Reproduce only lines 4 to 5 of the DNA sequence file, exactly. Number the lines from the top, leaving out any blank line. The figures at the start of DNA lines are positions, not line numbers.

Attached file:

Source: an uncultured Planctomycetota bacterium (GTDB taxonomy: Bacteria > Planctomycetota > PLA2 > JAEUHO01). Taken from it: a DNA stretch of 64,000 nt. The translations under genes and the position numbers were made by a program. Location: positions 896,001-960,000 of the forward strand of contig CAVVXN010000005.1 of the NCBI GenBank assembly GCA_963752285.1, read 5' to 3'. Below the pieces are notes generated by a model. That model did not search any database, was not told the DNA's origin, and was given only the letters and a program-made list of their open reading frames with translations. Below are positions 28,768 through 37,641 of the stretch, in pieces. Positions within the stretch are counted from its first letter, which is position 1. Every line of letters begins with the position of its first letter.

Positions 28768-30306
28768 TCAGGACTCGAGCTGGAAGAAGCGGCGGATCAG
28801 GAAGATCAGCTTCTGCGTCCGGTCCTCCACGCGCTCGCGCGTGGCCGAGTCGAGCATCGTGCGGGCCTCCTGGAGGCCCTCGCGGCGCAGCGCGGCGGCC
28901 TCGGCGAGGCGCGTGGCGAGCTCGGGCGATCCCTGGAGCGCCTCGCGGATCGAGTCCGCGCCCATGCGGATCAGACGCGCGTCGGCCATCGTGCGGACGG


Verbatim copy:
28801 GAAGATCAGCTTCTGCGTCCGGTCCTCCACGCGCTCGCGCGTGGCCGAGTCGAGCATCGTGCGGGCCTCCTGGAGGCCCTCGCGGCGCAGCGCGGCGGCC
28901 TCGGCGAGGCGCGTGGCGAGCTCGGGCGATCCCTGGAGCGCCTCGCGGATCGAGTCCGCGCCCATGCGGATCAGACGCGCGTCGGCCATCGTGCGGACGG